The head of the Holy Land Principles organization demanded in a press release today that Cisco publicly dissociate itself from activist Julie Hammerman’s, accusing her of lying about the group. McManus charges that activist’s lies destroy responsible investment
When a corporate entity bills itself as a Socially Responsible Investment organization or firm, yet testifies to a tissue of lies at an Annual Shareholders Meeting, it commits a serious and fatal breach of trust… Like a police officer deliberately lying under oath in court. It’s a dagger at the very heart, a stab in the back, and the ultimate betrayal of the very essence of Responsible Investment: “Things fall apart; the center cannot hold.”(WB Yeats).
That is how the Holy Land Principles, Inc. is assessing the blatant lies told by Julie Hammerman at the recent Cisco Annual Shareholders Meeting on November 19, in San Jose, CA. Ms. Hammerman — who spoke from the floor of the meeting, and introduced herself as working for a Socially Responsible Investment organization— is the Executive Director of JLens based in San Francisco. She launched an extraordinarily mendacious attack on the Holy Land Principles resolution that was presented at the meeting.
Fr. Sean Mc Manus, President of the Capitol Hill-based Holy Land Principles, Inc. and the Irish National Caucus, said: “At almost 72 years of age, I am not too easily shocked, but I was certainly shocked by the blatant and unashamed lies of Ms. Hammerman. And I’m sure the assembly and the Internet audience were shocked as well. She brought great discredit on herself. Who wants to accept investment guidance from a person who is prepared to tell such lies?”
Fr. Mc Manus explained: “My colleague Barbara Flaherty had just presented the Resolution, explaining eloquently and precisely that the Holy Land Principles are: ‘pro-Jewish, pro-Palestinians and pro-Company. The Principles do not call for quotas, reverse discrimination, divestment, disinvestment or boycotts. The Principles do not try to tell the Palestinians or the Israelis what to do. The Holy Land Principles only call for fair employment by American companies in Israel-Palestine.’”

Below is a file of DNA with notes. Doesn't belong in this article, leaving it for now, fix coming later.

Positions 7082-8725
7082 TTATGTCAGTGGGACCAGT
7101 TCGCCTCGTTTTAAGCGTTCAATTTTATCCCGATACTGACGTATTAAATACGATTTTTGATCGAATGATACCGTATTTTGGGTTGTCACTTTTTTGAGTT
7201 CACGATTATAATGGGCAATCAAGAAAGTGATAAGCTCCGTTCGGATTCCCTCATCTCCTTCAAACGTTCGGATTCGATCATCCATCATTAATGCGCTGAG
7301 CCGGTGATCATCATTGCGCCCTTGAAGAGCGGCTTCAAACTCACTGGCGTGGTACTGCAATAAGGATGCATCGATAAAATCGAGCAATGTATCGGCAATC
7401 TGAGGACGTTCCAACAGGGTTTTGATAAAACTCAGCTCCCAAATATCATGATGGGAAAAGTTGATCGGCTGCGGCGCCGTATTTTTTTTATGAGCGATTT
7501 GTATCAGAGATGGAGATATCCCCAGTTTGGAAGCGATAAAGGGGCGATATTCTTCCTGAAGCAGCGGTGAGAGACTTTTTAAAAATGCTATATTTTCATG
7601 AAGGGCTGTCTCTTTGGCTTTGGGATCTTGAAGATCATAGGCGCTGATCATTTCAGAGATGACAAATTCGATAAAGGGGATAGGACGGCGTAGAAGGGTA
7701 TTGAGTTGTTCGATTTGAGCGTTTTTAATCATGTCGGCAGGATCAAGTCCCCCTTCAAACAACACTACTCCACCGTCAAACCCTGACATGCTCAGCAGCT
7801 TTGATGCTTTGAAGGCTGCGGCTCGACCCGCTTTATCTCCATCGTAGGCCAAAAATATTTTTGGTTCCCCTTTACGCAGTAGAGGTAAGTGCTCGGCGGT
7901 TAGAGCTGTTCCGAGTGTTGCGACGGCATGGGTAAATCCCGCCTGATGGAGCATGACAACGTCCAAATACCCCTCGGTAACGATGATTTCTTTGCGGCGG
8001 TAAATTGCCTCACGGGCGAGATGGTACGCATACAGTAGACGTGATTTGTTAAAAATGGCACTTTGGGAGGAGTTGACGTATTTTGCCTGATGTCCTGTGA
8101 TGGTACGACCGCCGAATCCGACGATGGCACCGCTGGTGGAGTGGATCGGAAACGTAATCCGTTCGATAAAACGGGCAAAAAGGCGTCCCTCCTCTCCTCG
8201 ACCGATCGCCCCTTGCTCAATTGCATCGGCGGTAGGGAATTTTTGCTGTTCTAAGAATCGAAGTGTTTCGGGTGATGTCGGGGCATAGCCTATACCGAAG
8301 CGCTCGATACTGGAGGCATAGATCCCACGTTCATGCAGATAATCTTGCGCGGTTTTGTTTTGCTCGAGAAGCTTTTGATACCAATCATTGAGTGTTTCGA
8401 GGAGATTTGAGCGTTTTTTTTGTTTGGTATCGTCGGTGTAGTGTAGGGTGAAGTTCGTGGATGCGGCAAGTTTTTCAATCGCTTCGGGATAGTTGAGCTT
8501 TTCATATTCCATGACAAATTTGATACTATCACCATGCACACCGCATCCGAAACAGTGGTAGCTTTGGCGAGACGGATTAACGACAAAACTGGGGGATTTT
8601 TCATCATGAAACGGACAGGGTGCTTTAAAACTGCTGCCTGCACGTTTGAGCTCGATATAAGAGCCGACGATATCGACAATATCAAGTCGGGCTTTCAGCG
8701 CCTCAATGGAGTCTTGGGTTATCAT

In response, Ms. Hammerman blatantly and absurdly charged that the Holy Land Principles were anti-Israel and that the Principles called for boycotts of, and disinvestment from Israel. How could anyone do that? How could she think she was serving Socially Responsible Investment by self-evident falsehoods? How could she think she get away with insulting the intelligence and decency of the Cisco investors?”
Fr. Mc Manus continued: “Some believe Ms. Hammerman was deliberately planted in the audience for the purpose of making her mendacious tirade. If so, it is incumbent on Cisco to make it clear that Cisco did not plant her, and that Cisco disassociates itself from her outrageous lies. Why would Cisco want or need to hide behind Hammerman’s venomous assault? Surely it’s in Cisco’s interest to make clear that Hammerman was not reflecting Cisco’s values, which Cisco describes as: ‘A commitment to ethical conduct—and to the governance structures that ensure we walk the talk—provides the foundation for us to earn our stakeholders’ trust.’ ”
Fr. Mc Manus concluded: “Furthermore, I call on JLens to also disassociate itself from Ms. Hammerman’s hateful and shameful words. JLens cannot present itself as a Socially Responsible Investment group if it condones such irresponsible disregard for the truth, and disdain for fair employment.”
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